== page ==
religious & spiritual adaptations, psychotherapy
The use of spiritually oriented psychotherapies has increased dramatically during the past decade. This article reports a meta-analysis of 31 outcome studies of spiritual therapies conducted from 1984 to 2005 with clients suffering from a variety of psychological problems. Across the 31 studies, the random-effects weighted average effect size was 0.56. This finding provides some empirical evidence that spiritually oriented psychotherapy approaches may be beneficial to individuals with certain psychological problems (e.g., depression, anxiety, stress, eating disorders). Recommendations for future research in this domain are offered.
Original Publication Citation
Smith, T. B., Bartz, J. D., & Richards, P. S. (2007). Outcomes of religious and spiritual adaptations to psychotherapy: A meta-analytic review. Psychotherapy Research, 17, 643-655.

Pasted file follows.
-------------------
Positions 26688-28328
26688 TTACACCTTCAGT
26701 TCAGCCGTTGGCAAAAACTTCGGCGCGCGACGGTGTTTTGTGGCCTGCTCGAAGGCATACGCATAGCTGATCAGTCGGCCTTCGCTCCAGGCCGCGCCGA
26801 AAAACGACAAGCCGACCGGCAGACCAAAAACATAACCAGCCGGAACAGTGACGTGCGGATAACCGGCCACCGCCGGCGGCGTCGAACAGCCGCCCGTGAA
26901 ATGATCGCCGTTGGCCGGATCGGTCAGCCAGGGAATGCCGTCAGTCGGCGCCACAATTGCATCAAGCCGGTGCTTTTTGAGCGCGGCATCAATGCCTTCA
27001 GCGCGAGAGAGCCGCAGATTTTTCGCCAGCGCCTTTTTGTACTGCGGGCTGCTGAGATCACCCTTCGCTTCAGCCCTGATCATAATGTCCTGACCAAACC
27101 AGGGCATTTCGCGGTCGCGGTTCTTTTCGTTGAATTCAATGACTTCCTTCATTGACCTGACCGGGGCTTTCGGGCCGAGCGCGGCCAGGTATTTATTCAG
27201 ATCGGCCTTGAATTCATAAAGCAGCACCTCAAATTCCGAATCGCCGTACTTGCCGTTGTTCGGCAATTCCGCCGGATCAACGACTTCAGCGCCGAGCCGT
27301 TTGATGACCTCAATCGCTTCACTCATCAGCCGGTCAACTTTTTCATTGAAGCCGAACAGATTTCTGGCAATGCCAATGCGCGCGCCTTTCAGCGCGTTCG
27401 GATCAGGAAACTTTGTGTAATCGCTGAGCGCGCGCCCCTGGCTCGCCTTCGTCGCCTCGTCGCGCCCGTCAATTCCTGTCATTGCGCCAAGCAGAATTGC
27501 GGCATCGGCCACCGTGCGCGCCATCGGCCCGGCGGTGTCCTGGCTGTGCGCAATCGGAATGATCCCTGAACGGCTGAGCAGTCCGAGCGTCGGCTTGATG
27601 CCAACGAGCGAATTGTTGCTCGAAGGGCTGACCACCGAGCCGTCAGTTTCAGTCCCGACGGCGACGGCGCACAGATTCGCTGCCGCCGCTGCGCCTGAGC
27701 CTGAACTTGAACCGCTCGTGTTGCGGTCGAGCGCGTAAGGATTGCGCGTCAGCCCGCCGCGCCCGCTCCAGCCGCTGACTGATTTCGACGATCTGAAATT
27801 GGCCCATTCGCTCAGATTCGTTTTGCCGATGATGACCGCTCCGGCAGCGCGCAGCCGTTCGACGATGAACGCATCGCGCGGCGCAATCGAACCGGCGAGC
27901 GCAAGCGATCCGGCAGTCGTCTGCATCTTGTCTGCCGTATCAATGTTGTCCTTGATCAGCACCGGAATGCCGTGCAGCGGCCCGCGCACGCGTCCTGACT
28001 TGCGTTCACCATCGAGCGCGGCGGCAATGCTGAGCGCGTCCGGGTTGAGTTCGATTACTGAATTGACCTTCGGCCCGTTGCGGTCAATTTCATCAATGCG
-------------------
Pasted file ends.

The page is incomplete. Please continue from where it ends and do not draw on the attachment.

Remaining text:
BYU ScholarsArchive Citation
Smith, Timothy B.; Bartz, Jeremy; and Richards, P. Scott, "Outcomes of religious and spiritual adaptations to psychotherapy: A meta-analytic review" (2007). All Faculty Publications. 2026.
Taylor & Francis
David O. McKay School of Education
Counseling Psychology and Special Education
© 2007 Society for Psychotherapy Research. The final published version of this article can be found at: http://www.tandfonline.com/doi/abs/10.1080/10503300701250347.
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